Tlou forges ahead with business case for CBM


Tlou Energy is planning to sell its gas to power solution to the whole Southern Africa, once it succeeds in setting up its first scalable project.

All of that will cost money, and at present, in order to make money from its gas reserves, Tlou will need to connect to the regional electricity grid in Botswana, and this process is already well advanced.

Tlou Managing director, Tony Gilby noted in a statement released last week that the company could also sell power to neighbouring countries by ‘wheeling’ electricity through the existing Southern African Power Pool (SAPP) transmission network.

“Entry to the grid is planned at the town of Serowe, a relatively short distance away from the proposed Lesedi gas processing and power generation facility,” he said.

In addition, the company is assessing the possibility of installing solar power generation at the proposed Lesedi gas processing and power generation facility, something which the company says is very compatible to the gas operation.

The company and its hopes for a viable business case are buoyed by the acute need for power in Botswana and the region, as well as possession of a 25 years mining on over 8000 square kilometers.

Additionally, Tlou has greatly increased the estimates of its gas reserves with the 2P (Proved and Probable) Gas Reserves increased 944% to 40.8 billion cubic feet while Proven, Probable and Possible (3P) Gas Reserves increased by 63 percent to 426.6 billion cubic, after an independent certification by SRK Consultants.

Tlou has a 100 percent interest in and operates ten prospective coal bed methane in Botswana including License ML 2017/18La part of the Lesedi project in the Karoo Kalahari Basin, which contains a significant portion of Southern Africa’s coal deposits.

Gilby said that a recent significant upgrade in gas reserves reinforces the commercial viability of the company’s Lesedi and Mamba projects.

“The recent seismic survey and core drilling campaign, along with Selemo pilot wells producing sustained gas flows for a substantial period of time, confirms that there is huge gas production potential for Tlou’s area,” said Gilby.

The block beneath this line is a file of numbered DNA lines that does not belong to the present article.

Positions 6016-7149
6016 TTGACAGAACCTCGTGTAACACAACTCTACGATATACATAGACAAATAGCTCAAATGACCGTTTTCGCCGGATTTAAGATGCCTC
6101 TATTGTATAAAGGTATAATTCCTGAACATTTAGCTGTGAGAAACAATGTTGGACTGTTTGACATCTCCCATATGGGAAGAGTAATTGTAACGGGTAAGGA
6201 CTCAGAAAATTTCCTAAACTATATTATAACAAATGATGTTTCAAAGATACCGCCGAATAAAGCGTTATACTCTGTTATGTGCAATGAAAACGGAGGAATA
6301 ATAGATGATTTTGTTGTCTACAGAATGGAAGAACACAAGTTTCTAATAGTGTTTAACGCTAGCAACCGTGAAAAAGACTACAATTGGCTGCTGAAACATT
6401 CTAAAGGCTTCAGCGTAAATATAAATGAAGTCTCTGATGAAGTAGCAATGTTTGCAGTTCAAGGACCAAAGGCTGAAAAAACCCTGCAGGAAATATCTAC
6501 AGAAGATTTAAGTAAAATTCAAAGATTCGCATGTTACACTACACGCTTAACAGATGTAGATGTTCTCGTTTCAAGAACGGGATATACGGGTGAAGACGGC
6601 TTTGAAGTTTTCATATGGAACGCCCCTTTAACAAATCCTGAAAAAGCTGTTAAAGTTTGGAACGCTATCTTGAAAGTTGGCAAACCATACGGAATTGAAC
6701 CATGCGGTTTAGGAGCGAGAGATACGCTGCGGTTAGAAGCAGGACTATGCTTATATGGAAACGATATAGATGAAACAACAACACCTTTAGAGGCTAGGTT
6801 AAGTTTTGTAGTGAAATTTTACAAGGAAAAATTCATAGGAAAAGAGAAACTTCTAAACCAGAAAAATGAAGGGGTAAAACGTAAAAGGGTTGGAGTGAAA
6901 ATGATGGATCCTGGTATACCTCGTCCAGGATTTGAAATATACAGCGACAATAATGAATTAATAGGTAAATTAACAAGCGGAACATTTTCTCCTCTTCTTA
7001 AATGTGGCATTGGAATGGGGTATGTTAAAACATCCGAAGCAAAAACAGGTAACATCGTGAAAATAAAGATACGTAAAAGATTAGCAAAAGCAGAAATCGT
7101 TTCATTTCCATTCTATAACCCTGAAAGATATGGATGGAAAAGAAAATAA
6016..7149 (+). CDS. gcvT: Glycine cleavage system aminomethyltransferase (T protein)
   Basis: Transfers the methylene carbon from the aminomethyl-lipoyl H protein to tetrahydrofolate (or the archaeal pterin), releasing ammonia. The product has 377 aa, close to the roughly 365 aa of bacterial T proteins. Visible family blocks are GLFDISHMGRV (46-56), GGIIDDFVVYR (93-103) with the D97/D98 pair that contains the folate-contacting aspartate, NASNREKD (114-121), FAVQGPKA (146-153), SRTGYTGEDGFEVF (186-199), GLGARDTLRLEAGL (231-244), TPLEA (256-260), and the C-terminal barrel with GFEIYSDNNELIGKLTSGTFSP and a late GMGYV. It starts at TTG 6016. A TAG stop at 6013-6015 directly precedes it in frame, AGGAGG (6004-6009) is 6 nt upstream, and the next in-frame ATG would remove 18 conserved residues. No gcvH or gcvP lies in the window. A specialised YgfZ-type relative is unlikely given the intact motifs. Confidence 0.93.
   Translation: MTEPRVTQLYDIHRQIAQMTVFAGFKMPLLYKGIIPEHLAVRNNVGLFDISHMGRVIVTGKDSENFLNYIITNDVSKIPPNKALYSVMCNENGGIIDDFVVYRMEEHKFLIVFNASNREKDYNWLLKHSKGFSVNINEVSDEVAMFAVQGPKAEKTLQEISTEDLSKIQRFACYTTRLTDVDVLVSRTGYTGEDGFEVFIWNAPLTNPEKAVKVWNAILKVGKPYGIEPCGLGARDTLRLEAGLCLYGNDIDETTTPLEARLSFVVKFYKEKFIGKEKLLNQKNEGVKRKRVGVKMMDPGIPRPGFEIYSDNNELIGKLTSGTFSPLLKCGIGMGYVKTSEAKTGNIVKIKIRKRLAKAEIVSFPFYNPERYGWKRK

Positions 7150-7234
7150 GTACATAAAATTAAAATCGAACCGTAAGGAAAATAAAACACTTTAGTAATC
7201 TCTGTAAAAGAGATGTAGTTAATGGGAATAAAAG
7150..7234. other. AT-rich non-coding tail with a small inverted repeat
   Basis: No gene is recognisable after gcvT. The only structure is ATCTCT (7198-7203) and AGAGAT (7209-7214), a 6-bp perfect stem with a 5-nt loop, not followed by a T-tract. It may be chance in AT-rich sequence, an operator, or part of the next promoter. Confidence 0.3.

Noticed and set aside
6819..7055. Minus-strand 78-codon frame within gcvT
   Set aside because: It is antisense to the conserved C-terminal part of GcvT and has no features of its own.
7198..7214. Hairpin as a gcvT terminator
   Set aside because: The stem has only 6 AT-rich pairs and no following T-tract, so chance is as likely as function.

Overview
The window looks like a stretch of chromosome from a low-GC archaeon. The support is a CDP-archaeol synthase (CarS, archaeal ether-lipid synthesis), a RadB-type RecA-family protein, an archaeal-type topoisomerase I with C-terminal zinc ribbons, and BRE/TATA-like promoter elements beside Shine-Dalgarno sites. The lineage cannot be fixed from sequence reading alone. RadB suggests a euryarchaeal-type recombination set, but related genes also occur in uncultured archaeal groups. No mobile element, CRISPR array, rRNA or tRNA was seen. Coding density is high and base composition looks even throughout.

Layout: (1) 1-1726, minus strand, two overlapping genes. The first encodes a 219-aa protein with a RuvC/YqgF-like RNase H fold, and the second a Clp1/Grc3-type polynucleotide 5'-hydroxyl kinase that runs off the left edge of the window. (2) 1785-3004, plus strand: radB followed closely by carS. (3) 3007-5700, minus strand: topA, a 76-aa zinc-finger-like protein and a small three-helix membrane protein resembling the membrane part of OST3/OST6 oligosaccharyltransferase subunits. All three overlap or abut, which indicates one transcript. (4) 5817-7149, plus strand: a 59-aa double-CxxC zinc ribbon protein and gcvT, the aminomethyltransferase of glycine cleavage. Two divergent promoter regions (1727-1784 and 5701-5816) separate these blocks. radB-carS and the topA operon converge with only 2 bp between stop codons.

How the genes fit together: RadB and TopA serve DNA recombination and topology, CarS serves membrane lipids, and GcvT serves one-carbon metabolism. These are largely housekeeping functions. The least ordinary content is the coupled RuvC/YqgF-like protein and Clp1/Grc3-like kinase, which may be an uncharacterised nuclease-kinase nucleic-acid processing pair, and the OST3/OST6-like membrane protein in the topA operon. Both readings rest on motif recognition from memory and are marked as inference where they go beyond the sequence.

However, the Botswana Government’s decision to go for re-tender to Request For Proposal bidders could mildly frustrate the executives at Tlou, even in the face of a clear near term roadmap, including potential rig purchases to provide more operational control, additional core hole drilling and seismic data acquisition, and the targeted commencement of initial development drilling in mid-2018.


On 3 April 2017, a Mw 6.5 earthquake occurred in Botswana, representing the second strongest earthquake registered since 1949. Such an intraplate event occurred in a low seismic hazard area and was suspected to be an artificial earthquake induced by nearby gas extraction.

In a research paper published in October 2017, on a platform for peer-reviewed, scientific open-access journals operated by MDPI AG, based in Basel, Switzerland ruled out the earthquake as a result of human activity but warned that more investigative work needs to be done to quantitatively assess the stress perturbations of gas extraction activities in Botswana.

“We estimated the geometric and kinematic characteristics of the causative fault from the modeling of Sentinel-1 In SAR interferograms. Our best-fit solution for the main shock is represented by a normal fault located at a depth greater than 20 km, dipping 65◦ northeast, with a right-lateral component, and a mean slip of 2.7 m. The retrieved fault geometry and mechanism are incompatible with the hypothetical stress perturbation caused by the anthropogenic activities performed in the area. Therefore, the 3 April 2017 Botswana earthquake can be classified as a natural intraplate earthquake,” wrote researchers, Matteo Albano and Marco Polcari.